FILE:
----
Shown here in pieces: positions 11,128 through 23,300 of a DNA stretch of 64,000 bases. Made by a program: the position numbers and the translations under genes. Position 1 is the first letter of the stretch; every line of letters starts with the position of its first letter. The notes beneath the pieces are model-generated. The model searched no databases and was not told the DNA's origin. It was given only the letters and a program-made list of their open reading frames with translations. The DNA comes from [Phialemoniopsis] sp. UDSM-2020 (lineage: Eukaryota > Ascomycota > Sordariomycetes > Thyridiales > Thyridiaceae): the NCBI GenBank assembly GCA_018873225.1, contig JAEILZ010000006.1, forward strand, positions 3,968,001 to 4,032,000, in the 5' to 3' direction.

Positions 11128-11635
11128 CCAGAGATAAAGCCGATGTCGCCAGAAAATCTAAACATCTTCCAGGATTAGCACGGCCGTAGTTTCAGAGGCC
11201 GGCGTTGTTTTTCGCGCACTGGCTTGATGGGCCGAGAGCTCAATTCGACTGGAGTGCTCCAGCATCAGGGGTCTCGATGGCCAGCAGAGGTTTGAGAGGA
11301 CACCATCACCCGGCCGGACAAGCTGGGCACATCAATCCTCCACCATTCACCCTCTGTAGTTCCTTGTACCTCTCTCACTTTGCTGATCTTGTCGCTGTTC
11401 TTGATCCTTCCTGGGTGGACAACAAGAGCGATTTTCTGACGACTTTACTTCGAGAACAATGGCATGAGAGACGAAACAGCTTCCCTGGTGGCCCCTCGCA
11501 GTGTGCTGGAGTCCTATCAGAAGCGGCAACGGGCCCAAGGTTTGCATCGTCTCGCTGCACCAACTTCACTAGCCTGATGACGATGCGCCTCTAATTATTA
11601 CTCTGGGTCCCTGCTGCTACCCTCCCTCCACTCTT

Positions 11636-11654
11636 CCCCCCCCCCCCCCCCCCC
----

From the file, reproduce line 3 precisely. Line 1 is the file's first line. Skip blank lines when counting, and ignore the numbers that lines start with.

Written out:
11128 CCAGAGATAAAGCCGATGTCGCCAGAAAATCTAAACATCTTCCAGGATTAGCACGGCCGTAGTTTCAGAGGCC